Document 10375228

ESL for Educators
TED 4800/5800
Spring 2013
COE Mission:
We prepare teachers, leaders, and
counselors who
embrace equity, inquiry
and innovation.
COE Student Resource Office
Office Hours
8:00am-5:00pm M-F
Professor: Stephanie E. Dewing, Ph.D.
Office: Columbine 3041
Phone: (719) 255-4170
Office Hours: Thursday 10-12; 1-3 and by appointment
Required Textbooks:
Echevarria, J., & Graves, A. (2011). 4th Ed. Sheltered content
instruction. Boston, MA: Allyn & Bacon.
Phone: 719-255-4996
Lightbown, P., & Spada, N. (2006). 3rd Ed. How languages are
learned. Oxford, UK: Oxford University Press.
Columbine Hall
1420 Austin Bluffs Parkway
Colorado Springs, CO 80918
Additional Resources (or Recommended Textbooks):
Echevarría, J., Vogt, M., & Short, D. J. (2013). Making content
comprehensible for English learners: The SIOP
model.Upper Saddle River, NJ: Pearson.
Course Format: This course consists of readings, in class and
out of class activities and assignments, in class and online
Course Overview: This is a theory, methods, and materials
course that provides a comprehensive survey of ESL, bilingual
and multicultural education programs and effective materials
and teaching methods for culturally and linguistically diverse
students. The course emphasizes individual and collaborative
learning to develop knowledge and understanding of the various
models, philosophies and theoretical underpinnings of
bilingual/ESL education and instruction. Also included are: an
overview of the history of and legislation related to
bilingual/ESL education and discussion of the culture of ESL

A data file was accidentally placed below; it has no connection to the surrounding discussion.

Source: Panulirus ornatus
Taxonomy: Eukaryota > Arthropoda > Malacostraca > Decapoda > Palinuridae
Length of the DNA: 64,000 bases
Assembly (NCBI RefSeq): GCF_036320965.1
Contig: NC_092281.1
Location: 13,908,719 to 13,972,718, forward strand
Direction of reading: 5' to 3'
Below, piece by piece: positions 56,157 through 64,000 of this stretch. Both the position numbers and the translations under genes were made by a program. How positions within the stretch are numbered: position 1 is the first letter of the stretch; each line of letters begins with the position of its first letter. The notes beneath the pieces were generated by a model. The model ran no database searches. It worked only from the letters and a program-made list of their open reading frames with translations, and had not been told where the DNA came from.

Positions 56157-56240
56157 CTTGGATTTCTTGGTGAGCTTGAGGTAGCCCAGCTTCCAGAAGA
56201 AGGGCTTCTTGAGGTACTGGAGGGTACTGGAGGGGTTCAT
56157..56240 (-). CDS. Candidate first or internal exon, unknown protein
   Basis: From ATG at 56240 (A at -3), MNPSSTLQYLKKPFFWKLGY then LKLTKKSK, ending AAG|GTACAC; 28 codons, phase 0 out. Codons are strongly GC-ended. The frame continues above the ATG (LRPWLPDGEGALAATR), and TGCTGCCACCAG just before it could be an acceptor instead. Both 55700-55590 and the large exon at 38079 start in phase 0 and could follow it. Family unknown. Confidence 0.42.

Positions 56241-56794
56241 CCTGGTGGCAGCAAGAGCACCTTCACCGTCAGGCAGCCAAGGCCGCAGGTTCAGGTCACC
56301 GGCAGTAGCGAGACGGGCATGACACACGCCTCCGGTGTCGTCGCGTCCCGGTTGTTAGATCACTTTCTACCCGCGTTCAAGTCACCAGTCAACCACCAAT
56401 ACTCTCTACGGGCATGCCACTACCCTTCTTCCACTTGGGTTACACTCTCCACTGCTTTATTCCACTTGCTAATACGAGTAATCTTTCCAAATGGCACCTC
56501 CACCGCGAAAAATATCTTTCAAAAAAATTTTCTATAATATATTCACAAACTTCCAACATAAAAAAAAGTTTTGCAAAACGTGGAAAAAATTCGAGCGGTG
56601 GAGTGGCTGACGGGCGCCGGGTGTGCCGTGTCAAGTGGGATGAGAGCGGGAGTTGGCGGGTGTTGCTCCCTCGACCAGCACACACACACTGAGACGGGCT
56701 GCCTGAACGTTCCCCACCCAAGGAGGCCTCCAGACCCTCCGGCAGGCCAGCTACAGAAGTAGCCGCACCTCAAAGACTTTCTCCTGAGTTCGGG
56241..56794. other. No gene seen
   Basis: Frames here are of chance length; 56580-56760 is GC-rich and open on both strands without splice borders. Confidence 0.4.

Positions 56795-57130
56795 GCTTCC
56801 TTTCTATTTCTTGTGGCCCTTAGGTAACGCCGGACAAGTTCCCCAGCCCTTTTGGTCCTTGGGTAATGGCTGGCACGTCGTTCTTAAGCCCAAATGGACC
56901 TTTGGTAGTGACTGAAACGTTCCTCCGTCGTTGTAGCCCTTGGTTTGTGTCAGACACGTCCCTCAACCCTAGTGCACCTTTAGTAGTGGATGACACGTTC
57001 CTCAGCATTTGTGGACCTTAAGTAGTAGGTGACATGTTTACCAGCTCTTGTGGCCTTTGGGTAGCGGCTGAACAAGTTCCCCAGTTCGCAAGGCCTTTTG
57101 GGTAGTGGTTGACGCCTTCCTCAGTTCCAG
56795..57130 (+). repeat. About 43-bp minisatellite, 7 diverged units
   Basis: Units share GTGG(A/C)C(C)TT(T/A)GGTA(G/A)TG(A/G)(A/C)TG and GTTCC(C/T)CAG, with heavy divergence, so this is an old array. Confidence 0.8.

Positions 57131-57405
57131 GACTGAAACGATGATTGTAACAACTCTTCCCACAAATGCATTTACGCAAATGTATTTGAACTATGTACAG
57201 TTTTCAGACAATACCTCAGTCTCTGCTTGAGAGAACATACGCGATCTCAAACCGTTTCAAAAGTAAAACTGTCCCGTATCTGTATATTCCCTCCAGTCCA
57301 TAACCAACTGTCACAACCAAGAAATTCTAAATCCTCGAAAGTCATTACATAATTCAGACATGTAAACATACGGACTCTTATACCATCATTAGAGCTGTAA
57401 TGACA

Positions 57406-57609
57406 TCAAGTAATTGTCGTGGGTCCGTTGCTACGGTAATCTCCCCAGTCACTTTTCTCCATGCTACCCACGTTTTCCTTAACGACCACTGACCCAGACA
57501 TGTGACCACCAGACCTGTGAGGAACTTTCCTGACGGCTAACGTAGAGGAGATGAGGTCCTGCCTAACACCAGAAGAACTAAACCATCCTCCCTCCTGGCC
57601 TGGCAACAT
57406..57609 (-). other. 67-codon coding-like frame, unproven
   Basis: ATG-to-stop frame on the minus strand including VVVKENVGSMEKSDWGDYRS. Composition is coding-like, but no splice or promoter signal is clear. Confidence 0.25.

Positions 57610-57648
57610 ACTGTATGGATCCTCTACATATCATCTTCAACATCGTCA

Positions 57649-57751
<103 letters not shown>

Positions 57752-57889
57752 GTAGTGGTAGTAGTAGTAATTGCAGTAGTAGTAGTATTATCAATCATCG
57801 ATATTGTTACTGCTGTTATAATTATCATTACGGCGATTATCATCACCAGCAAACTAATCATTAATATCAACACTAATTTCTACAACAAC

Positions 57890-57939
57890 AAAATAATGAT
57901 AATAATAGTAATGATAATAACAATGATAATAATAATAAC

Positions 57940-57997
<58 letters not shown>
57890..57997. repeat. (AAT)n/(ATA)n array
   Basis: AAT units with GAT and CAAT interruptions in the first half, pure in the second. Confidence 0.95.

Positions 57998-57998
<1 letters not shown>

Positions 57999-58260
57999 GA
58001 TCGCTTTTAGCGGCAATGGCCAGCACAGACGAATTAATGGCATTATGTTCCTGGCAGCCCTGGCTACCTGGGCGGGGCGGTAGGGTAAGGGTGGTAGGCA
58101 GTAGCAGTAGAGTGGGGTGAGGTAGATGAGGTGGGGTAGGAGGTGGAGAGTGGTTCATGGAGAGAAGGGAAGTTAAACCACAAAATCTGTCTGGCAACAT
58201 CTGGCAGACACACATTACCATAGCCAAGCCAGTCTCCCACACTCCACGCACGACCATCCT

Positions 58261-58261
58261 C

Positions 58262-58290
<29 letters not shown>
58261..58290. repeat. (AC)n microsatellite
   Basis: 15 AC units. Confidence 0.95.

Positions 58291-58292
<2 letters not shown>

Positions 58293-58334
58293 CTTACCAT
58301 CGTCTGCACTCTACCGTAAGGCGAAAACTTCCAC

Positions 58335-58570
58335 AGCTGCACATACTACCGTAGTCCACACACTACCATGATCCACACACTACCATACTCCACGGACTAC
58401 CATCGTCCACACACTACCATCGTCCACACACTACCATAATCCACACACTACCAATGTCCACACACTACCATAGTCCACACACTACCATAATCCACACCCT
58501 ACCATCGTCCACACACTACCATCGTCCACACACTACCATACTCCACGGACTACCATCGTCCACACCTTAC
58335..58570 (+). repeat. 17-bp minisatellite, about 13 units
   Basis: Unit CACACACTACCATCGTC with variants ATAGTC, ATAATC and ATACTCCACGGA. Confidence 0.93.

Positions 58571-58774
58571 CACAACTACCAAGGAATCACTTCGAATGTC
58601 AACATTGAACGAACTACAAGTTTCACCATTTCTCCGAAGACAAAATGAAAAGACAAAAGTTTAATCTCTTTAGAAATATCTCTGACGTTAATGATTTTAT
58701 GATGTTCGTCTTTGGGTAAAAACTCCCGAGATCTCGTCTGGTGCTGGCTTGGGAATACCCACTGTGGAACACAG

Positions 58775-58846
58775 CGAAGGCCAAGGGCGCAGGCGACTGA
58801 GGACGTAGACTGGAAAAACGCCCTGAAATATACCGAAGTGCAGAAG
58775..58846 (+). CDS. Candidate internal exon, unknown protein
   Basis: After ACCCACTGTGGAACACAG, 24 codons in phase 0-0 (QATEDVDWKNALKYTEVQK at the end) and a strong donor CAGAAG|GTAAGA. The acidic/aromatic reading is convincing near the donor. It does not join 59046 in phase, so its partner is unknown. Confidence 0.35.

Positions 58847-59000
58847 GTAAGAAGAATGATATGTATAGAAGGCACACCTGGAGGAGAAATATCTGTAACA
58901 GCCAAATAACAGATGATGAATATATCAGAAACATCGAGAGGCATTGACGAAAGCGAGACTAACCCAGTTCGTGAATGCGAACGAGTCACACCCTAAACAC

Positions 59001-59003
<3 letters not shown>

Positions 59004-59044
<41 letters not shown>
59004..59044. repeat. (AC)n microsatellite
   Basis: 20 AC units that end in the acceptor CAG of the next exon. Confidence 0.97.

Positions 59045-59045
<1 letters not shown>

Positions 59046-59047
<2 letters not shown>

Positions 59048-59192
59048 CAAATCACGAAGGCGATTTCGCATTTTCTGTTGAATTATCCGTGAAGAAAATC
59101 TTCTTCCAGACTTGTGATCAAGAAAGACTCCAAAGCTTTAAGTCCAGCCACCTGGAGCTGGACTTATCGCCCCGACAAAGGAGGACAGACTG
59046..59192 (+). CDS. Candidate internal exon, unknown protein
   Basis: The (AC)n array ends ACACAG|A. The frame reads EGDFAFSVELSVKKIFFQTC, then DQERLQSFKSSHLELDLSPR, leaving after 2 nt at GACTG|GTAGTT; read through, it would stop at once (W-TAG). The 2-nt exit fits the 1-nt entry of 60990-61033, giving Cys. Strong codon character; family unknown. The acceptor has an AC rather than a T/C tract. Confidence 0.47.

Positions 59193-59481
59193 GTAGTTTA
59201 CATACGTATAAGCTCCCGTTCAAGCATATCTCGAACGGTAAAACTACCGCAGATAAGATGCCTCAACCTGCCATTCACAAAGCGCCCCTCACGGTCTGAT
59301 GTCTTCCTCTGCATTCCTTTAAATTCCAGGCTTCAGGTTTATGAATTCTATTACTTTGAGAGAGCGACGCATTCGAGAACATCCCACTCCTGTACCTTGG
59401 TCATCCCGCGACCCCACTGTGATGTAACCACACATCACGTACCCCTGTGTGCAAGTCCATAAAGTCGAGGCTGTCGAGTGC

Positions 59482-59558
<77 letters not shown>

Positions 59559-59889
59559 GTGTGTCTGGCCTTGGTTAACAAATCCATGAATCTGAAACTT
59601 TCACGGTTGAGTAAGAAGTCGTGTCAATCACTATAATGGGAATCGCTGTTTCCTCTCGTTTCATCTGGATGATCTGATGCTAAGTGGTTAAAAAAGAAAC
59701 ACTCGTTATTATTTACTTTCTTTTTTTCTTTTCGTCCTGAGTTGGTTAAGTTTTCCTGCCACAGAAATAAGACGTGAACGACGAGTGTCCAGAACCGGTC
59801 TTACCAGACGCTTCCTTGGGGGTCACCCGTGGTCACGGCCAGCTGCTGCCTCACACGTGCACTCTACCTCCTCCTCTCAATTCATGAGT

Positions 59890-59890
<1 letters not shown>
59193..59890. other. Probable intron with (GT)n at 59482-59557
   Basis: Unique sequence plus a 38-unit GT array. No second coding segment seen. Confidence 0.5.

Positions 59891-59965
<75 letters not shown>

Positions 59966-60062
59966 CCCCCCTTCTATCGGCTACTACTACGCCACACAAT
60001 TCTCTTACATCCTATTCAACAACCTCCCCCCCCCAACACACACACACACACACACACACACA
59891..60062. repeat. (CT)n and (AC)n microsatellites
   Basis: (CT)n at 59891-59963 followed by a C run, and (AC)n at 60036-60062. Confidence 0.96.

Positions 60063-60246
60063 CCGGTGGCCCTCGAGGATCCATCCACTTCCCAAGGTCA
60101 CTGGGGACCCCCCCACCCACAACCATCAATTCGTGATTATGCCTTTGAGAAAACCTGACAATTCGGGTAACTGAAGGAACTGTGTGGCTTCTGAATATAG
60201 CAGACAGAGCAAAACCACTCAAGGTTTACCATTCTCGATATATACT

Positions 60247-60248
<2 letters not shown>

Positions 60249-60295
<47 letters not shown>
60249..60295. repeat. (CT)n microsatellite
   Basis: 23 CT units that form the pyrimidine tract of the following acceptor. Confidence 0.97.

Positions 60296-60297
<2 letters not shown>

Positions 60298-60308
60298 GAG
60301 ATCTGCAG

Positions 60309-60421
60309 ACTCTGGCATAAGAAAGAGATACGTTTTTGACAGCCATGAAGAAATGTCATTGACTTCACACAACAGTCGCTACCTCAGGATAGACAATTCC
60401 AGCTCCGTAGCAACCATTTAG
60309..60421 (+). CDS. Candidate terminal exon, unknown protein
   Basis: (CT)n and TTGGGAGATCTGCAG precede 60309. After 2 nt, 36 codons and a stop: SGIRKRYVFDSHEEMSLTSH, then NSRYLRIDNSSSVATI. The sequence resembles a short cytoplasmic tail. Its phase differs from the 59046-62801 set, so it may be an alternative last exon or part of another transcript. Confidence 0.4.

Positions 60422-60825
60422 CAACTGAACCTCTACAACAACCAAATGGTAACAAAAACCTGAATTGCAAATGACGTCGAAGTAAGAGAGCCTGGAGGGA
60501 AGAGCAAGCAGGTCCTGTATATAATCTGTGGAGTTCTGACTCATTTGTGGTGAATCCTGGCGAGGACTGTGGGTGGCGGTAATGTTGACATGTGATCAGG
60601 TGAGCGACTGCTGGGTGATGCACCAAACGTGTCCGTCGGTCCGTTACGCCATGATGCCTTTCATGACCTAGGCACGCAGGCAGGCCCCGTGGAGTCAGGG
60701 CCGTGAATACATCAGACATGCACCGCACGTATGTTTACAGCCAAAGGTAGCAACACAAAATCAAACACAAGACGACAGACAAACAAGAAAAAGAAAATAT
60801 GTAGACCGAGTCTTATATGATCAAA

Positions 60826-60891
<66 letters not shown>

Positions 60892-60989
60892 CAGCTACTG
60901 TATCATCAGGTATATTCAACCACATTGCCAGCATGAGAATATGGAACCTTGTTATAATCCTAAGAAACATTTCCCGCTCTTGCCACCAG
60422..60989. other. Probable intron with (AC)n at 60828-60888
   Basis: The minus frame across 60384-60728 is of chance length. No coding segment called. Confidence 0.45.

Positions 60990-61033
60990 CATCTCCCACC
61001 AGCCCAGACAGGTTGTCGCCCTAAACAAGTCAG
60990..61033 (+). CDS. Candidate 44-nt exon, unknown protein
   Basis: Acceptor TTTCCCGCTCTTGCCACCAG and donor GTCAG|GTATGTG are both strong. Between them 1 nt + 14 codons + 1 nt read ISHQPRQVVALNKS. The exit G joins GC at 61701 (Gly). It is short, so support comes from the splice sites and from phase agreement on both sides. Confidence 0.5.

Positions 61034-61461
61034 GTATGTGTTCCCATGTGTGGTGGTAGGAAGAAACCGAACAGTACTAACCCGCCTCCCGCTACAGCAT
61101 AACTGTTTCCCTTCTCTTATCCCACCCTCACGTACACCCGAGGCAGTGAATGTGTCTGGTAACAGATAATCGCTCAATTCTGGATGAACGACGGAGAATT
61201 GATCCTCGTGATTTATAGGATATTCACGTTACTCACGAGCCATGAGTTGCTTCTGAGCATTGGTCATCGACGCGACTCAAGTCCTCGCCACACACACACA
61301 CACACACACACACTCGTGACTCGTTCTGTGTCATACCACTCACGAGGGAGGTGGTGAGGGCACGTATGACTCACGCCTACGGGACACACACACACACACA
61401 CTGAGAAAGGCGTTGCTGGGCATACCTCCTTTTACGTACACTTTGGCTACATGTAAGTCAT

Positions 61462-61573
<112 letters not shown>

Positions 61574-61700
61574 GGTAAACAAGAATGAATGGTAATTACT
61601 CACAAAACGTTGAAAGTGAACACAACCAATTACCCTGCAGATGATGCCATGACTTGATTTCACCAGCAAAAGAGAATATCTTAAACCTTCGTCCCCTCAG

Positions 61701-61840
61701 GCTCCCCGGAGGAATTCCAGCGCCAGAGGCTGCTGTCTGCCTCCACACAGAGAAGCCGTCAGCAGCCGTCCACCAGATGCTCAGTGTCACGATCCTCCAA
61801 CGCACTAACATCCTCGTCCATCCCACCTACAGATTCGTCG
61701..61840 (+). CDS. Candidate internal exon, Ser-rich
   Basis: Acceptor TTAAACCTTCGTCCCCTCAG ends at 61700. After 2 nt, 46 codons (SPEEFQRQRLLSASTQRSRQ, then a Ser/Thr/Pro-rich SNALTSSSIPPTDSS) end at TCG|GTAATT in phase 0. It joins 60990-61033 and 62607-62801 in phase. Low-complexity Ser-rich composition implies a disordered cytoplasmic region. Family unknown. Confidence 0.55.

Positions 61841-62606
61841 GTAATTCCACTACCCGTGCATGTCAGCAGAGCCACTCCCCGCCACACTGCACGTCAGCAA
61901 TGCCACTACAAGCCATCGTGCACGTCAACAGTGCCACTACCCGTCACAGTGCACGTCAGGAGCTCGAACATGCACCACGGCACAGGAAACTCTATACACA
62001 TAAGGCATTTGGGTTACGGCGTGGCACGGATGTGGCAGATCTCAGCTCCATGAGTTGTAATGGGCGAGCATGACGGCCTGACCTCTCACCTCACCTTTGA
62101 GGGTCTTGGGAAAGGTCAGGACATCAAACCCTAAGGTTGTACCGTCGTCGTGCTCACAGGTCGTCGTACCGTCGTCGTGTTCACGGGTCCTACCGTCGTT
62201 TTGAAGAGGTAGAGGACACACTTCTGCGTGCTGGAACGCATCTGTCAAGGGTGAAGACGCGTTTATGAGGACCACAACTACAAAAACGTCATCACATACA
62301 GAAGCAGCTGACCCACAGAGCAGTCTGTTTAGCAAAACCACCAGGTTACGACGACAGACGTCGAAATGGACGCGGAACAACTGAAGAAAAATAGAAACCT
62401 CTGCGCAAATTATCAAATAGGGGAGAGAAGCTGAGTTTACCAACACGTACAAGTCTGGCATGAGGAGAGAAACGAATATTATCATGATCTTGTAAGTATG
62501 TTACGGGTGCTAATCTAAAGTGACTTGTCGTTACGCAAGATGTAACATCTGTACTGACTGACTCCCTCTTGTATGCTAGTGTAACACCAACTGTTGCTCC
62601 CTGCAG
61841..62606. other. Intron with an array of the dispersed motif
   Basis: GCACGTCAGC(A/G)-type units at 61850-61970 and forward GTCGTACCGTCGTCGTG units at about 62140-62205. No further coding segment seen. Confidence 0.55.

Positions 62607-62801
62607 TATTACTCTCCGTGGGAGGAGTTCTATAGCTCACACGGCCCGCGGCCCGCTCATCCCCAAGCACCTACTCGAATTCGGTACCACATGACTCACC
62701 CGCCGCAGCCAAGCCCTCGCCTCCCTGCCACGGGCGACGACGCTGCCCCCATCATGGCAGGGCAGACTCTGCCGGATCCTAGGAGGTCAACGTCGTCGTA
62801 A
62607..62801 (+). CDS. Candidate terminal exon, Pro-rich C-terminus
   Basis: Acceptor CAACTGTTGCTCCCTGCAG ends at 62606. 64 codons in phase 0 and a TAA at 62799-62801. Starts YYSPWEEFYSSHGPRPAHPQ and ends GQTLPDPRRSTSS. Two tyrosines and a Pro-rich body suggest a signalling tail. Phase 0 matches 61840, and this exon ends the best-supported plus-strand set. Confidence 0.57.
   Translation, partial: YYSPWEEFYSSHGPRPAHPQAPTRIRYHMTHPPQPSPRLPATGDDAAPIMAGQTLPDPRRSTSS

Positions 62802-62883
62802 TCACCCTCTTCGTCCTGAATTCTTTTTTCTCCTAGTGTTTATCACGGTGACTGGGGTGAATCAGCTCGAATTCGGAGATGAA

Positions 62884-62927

classrooms, instructional strategies, appropriate materials and
important considerations for teaching English learners.
Students will have opportunities to explore theoretical concepts
of socio-cultural perspectives of language interaction and
literacy instruction and learning. They will also have
opportunities to integrate technology into their individual and
collaborative enterprises in the course.
Course Expectations:
1. Navigating the course website:
As part of our course, we will use Blackboard. This is where I will post assignment descriptions,
supplemental readings, announcements, and online discussions. It is very important for everyone
to become familiar with how the course website operates and how the particular features
function. The more you engage in the opportunities presented, the easier it will be for you to
navigate this course.
2. Preparation:
Your preparation should include a careful, critical reading of assigned materials so that you each
bring your questions and insights to the class discussions. Your membership in this class through
your reading, your writing and your sharing is valued and essential. Completion of required
readings and assignments, and participation in the online discussions and activities is expected,
and is indicative of your professional attitude and behavior. There is no substitute for actual
quality interaction with your peers.
The process of interacting involves reflection to challenge your personal beliefs, and listening to
the perspectives of others. Moreover, it requires that you ask questions to clarify your thinking,
building from a positive attitude or mindset. It is very simple to build discussions on what is
wrong with an approach, a method or a perspective to research processes; that is, be negative or
take a negative approach. It is more difficult, and the mark of a true professional, to build a
discussion based on constructive criticism of teaching and interacting with learners whose first
language is other than English.
3. Course Materials and Assignments:
This syllabus is your guide to the course, the contract with your instructor and your set of rules
for the course. Master the contents of this syllabus during the first week and use it as a reference